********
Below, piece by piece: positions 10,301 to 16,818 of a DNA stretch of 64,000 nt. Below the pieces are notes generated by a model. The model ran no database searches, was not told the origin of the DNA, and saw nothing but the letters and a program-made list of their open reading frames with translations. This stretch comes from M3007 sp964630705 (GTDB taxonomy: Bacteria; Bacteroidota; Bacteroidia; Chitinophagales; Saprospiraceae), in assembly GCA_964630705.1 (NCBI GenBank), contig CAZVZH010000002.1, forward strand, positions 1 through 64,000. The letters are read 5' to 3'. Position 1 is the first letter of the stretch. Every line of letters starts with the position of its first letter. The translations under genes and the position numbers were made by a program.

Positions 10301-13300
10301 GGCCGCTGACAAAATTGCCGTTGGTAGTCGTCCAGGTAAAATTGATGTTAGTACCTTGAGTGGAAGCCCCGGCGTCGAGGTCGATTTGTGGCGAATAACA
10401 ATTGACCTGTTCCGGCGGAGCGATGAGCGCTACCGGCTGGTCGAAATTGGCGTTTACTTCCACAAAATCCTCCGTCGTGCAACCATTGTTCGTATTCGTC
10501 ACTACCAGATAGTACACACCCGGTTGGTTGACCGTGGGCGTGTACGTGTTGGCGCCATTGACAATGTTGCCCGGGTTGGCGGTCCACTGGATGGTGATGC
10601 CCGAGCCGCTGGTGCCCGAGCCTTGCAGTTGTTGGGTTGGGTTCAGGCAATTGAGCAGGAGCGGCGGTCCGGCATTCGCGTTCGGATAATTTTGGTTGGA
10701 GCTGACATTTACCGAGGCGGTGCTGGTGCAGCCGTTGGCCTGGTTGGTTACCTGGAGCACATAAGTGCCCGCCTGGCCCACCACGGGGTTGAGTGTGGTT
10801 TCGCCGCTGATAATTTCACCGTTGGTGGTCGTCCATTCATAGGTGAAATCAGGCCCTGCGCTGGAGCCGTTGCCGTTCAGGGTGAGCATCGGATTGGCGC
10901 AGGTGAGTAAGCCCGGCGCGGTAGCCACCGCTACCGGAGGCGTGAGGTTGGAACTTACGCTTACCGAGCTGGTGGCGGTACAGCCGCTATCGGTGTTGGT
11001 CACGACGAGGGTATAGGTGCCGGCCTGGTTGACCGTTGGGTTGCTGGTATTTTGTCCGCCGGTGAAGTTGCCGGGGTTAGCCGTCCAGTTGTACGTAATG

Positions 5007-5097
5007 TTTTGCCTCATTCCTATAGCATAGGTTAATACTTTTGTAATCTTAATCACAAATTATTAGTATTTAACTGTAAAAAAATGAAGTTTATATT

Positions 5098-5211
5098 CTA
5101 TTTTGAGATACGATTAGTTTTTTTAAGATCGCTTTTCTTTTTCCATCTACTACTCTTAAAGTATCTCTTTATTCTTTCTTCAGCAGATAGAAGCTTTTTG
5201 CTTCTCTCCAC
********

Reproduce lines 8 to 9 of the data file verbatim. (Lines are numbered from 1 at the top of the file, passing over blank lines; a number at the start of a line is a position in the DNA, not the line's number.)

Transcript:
10801 TCGCCGCTGATAATTTCACCGTTGGTGGTCGTCCATTCATAGGTGAAATCAGGCCCTGCGCTGGAGCCGTTGCCGTTCAGGGTGAGCATCGGATTGGCGC
10901 AGGTGAGTAAGCCCGGCGCGGTAGCCACCGCTACCGGAGGCGTGAGGTTGGAACTTACGCTTACCGAGCTGGTGGCGGTACAGCCGCTATCGGTGTTGGT